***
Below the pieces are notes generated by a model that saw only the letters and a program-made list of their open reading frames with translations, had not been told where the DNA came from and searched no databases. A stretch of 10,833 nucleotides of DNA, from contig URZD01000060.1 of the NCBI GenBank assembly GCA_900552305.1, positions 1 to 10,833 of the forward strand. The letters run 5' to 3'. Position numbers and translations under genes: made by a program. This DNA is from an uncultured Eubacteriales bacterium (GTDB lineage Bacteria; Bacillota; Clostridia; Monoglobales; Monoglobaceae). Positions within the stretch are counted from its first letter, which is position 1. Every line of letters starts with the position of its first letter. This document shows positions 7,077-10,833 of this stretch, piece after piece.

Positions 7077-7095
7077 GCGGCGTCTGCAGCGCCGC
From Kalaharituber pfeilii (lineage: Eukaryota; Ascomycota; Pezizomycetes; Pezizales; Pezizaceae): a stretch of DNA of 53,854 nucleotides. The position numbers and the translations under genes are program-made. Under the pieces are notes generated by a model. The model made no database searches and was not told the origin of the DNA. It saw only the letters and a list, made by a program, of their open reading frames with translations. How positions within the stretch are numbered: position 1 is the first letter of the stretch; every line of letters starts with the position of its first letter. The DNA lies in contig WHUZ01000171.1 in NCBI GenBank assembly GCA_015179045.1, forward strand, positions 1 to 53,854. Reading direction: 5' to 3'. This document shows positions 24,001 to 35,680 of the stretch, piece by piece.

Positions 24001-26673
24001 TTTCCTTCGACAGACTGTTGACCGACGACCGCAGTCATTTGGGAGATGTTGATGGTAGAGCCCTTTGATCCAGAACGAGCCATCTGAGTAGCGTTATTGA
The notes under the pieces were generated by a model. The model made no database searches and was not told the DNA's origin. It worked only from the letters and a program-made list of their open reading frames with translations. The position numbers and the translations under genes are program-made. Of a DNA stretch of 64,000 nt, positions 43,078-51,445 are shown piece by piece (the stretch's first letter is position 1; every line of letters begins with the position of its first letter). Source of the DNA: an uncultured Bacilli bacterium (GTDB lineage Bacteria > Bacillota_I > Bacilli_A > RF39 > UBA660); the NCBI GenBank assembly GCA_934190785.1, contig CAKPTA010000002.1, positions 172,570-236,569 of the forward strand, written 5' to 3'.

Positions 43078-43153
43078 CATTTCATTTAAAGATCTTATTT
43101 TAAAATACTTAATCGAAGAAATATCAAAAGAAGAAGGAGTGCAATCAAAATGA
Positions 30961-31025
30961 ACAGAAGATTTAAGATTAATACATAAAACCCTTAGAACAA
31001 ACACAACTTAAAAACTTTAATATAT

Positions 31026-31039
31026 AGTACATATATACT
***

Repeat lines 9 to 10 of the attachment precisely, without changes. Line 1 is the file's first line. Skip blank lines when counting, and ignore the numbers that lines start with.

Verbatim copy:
43078 CATTTCATTTAAAGATCTTATTT
43101 TAAAATACTTAATCGAAGAAATATCAAAAGAAGAAGGAGTGCAATCAAAATGA